While the department’s appeal was pending, a regulation was issued interpreting the FHA to encompass disparate-impact liability and establishing a burden-shifting framework for adjudicating such claims.
The Fifth Circuit, in turn, held that disparate-impact claims are cognizable under the federal law, but reversed and remanded on the merits, concluding that, in light of the new regulation, the district court had improperly required the department to prove less discriminatory alternatives.
The state of Texas, in response, appealed to the Supreme Court to argue that the FHA does not allow lawsuits over disparate impacts.
The high court’s more conservative justices -- Clarence Thomas, Samuel Alito, John Roberts and Antonin Scalia -- dissented.
Thomas, in his own dissent, called disparate-impact liability a “rule without a reason, or at least without a legitimate one.”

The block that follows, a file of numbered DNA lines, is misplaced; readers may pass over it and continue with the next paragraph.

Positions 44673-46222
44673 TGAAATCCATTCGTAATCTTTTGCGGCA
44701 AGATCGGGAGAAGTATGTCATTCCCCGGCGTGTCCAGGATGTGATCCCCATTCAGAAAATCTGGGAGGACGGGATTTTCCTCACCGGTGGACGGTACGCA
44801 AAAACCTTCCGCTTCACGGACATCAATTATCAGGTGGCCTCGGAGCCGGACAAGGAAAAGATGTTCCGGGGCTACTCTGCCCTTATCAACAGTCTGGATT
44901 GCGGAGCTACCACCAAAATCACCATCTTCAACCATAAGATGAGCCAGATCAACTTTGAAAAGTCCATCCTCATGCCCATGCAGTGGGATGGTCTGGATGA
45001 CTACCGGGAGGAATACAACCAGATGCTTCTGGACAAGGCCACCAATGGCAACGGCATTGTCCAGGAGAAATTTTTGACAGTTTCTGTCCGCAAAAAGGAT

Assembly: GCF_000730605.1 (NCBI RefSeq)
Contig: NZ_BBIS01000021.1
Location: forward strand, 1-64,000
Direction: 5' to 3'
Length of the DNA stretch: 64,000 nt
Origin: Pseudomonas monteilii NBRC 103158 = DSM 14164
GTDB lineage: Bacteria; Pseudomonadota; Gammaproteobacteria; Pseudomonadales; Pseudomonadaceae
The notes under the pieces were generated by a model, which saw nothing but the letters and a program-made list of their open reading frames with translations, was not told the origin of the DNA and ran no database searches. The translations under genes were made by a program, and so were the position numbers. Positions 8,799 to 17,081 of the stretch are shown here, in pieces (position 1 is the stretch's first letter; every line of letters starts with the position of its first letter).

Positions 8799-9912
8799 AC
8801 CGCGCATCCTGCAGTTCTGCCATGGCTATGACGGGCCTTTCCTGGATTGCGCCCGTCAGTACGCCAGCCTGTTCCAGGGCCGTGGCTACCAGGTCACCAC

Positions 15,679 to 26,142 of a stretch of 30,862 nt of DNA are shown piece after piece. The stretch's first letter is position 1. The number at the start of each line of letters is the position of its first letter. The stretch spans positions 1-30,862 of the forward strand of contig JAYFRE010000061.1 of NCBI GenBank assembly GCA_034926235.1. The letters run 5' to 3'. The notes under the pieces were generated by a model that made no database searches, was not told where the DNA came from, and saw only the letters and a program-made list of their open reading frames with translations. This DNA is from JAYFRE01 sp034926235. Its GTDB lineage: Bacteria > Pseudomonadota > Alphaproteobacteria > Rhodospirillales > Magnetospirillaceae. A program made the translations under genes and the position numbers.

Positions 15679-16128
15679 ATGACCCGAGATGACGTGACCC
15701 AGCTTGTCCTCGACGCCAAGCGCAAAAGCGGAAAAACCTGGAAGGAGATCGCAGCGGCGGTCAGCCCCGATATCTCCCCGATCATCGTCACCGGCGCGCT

Alito’s dissent -- in which Thomas, Roberts and Scalia joined -- was even more biting. The justice called the majority’s decision a “serious mistake.”
“The Fair Housing Act does not create disparate-impact liability, nor do this Court’s precedents,” he wrote. “And today’s decision will have unfortunate consequences for local government, private enterprise, and those living in poverty.
“Something has gone badly awry when a city can’t even make slumlords kill rats without fear of a lawsuit.”
Texas Attorney General Ken Paxton said the state “stands strongly against” racial discrimination. However, he said the court’s decision places an “unfair burden” on landlords, lenders and developers, leading them to make decisions based on consideration of race.